For example, at Suttle-Straus we offer blog articles like this one for advice, Pinterest inspiration boards for sharing print ideas, free webinars and Brunch and Learn live events, a fully-stocked sample room, and more to help our clients design winning marketing campaigns.

7. What is your disaster recovery plan?

You need to know how your company will be supported in the case of a service interruption. This can come in the form of a natural disaster like hurricanes, flooding, tornadoes and fires, or it could be the result of civil unrest or government-forced shutdowns like what happened with recent stay at home orders.

A quality print provider will have a comprehensive disaster recovery plan with redundancies in place to serve their customers in an emergency. Some belong to peer groups, with partners in different areas of the country who can pick up each other's work with ease.

8. What policies and procedures do you have in place for quality control?

Printing is a custom manufacturing process, so errors can occur. Experienced printing companies have quality control checklists in place so they can catch errors before they move along the printing and mailing processes. The best companies subscribe to lean methodologies and have a dedicated person or team in charge of process improvement. Ask to see some metrics on how they measure the quality of their work!

9. Do you have USPS Certified Mailpiece Design Professionals on staff?

There are a lot of rules when it comes to designing direct mail. If you don't have an expert on your own design team, it's smart to partner with a print and mail provider who has USPS certified professionals on staff that can advise you of the rules and help modify your designs so they pass inspection for the lowest postage rates possible.

10. Are you G7 certified in color matching?

Is color important to your brand integrity? If so, you'll want to seek out a G7 certified printer. Certification requires each piece of printing equipment in the building is calibrated to meet the same high color-matching standards. So if you're printing a large format sign, a small run of digitally-printed business cards and offset-printed brochures the color of your logo will match on all three.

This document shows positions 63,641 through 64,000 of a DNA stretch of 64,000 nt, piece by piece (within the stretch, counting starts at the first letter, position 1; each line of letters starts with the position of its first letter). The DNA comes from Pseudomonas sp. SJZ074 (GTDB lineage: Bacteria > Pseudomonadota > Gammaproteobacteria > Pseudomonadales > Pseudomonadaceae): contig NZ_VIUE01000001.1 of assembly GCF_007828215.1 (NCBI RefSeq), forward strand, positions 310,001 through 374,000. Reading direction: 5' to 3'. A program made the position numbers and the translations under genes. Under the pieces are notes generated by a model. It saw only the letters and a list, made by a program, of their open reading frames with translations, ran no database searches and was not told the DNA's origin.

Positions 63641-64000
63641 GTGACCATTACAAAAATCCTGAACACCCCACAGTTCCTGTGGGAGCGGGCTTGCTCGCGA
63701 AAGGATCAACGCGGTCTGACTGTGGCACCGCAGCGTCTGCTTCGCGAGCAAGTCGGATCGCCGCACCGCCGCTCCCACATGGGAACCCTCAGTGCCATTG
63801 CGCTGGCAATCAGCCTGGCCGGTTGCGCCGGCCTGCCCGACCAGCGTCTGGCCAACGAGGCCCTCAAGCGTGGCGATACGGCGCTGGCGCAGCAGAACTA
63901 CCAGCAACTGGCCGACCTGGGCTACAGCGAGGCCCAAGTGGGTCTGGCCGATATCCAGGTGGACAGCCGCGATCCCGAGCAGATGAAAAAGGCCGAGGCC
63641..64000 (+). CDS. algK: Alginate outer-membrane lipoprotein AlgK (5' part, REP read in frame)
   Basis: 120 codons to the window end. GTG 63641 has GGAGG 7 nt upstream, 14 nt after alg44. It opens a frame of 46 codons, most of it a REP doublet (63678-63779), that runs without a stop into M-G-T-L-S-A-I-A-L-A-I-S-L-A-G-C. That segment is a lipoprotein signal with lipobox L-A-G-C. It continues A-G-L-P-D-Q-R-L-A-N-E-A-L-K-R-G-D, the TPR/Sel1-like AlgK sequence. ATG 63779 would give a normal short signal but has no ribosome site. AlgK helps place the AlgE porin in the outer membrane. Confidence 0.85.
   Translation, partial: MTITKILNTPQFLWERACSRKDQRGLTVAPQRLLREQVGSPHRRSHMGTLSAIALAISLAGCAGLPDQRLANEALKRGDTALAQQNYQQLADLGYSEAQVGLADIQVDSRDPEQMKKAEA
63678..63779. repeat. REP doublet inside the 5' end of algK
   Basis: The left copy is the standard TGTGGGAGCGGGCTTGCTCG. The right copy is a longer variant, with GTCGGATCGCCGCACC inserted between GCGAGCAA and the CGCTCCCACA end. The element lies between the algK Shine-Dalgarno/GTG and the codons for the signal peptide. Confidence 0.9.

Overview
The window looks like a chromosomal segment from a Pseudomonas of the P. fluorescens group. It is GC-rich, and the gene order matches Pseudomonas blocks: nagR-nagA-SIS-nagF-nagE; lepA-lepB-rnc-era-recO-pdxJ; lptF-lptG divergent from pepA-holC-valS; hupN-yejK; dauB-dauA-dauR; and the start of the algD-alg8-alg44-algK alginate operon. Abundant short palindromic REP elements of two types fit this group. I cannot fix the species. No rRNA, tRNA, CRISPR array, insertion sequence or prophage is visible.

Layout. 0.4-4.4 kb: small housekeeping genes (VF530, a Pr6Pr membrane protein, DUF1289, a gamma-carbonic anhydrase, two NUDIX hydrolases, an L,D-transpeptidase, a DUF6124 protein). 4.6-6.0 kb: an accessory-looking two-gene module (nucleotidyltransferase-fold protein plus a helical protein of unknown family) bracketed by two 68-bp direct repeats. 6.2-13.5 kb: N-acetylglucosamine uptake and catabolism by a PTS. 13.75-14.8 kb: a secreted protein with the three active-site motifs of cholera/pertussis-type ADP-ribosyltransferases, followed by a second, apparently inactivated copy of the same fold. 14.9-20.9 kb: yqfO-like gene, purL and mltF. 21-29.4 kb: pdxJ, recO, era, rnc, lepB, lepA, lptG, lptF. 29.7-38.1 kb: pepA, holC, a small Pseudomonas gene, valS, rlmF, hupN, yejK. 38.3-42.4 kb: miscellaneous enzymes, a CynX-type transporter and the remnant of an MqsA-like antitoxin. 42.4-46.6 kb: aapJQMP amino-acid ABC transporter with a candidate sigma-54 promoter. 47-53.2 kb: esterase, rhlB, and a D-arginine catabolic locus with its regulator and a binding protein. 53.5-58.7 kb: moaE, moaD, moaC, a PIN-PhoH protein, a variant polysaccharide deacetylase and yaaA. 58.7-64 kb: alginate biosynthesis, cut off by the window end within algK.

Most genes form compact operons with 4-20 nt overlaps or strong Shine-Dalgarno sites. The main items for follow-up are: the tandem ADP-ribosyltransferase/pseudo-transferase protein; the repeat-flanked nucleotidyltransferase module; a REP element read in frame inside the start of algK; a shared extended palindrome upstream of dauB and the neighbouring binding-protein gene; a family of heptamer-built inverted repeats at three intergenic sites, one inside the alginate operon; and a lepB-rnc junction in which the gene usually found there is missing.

Remember in the end that RFP responses still don't tell you everything you need to know about a potential print partner. You should meet the people you plan to work with to see if they are compatible with your team for a productive long-term relationship. Also, take a tour of their facilities if possible. Cleanliness and organization can tell you a lot about how a company is run.

Of course Suttle-Straus would love to be considered as a possible vendor partner for your next print and mail RFP, and we have answers to all the questions above. Contact us to get started.

About the author

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Maeghan Nicholson

Maeghan Nicholson

Maeghan is the Marketing Manager at Suttle-Straus. A journalist at heart, she has used her writing skills to develop corporate thought leadership campaigns designed to make business-to-business connections. In her role, she manages all aspects of marketing and advertising, from website updates and content creation to conferences and events.
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Topics: Print, Best Practices